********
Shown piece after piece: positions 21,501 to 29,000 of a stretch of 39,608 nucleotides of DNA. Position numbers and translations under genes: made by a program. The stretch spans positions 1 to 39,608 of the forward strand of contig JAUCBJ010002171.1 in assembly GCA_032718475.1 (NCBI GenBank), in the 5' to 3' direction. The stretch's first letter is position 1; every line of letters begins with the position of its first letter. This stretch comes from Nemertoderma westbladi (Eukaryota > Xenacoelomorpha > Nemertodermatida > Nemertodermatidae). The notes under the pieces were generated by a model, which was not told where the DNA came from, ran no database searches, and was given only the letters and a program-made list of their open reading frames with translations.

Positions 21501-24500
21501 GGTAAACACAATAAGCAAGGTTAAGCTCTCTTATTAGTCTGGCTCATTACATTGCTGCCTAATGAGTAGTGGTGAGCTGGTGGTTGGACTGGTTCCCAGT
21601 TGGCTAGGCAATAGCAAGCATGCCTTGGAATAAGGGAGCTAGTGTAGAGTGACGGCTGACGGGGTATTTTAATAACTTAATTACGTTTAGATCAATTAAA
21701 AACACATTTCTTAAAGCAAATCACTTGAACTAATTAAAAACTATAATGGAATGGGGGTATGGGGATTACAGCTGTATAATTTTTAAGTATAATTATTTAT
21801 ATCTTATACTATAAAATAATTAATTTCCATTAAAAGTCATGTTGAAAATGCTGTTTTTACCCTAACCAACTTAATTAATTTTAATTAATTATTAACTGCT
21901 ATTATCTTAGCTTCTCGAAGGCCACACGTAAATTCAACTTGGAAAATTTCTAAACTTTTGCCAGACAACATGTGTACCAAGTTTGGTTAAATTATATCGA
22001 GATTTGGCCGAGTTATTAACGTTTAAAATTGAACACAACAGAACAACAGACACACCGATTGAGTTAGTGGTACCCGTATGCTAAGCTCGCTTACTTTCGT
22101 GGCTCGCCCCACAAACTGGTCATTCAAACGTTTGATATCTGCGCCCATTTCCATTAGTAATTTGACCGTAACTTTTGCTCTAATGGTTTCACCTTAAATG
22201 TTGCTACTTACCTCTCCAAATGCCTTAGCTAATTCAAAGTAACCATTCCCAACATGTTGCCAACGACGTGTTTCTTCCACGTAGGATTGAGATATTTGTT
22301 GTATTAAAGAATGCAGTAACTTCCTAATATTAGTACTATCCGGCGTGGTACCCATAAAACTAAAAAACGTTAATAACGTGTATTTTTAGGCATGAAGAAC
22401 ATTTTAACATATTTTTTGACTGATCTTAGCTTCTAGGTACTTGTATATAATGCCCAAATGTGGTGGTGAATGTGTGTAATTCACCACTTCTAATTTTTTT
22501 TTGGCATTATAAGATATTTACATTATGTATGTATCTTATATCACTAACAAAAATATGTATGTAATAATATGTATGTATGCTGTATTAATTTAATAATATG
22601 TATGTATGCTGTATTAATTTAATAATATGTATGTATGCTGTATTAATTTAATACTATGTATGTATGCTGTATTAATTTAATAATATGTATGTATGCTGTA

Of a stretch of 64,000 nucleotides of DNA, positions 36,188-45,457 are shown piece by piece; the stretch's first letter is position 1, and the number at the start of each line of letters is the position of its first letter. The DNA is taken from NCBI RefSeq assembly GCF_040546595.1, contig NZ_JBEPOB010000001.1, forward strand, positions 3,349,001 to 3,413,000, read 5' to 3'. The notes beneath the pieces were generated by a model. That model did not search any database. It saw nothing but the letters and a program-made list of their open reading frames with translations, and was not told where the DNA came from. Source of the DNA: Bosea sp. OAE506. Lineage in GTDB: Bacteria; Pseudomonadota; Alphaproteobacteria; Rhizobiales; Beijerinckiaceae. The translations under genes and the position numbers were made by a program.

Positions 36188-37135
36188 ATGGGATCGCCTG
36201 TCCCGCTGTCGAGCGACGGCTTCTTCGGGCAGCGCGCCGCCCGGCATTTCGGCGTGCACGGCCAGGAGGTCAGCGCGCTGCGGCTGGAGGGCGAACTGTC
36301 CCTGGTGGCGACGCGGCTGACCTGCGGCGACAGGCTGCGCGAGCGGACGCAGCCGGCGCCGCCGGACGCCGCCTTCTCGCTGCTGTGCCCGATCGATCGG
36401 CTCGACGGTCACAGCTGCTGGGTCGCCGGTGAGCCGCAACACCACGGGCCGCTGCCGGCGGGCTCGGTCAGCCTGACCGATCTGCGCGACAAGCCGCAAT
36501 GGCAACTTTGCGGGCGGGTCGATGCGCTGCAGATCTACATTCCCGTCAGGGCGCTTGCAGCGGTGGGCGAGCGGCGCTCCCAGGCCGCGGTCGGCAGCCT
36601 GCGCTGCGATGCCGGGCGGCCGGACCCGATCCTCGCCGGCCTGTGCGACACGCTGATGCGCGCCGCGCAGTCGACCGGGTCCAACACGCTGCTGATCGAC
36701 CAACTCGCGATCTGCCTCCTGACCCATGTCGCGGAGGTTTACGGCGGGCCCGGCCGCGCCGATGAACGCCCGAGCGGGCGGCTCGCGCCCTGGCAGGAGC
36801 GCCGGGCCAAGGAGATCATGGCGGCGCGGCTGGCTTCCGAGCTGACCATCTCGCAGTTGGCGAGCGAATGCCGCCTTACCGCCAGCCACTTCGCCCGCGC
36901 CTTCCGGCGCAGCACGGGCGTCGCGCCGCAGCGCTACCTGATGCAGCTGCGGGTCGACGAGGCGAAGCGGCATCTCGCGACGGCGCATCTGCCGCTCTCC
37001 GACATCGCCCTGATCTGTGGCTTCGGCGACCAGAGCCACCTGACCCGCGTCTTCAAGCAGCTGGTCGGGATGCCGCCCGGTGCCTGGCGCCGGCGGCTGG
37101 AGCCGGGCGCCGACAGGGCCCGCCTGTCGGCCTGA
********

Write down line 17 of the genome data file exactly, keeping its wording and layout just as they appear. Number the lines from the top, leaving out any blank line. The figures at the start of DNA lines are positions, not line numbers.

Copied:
36188 ATGGGATCGCCTG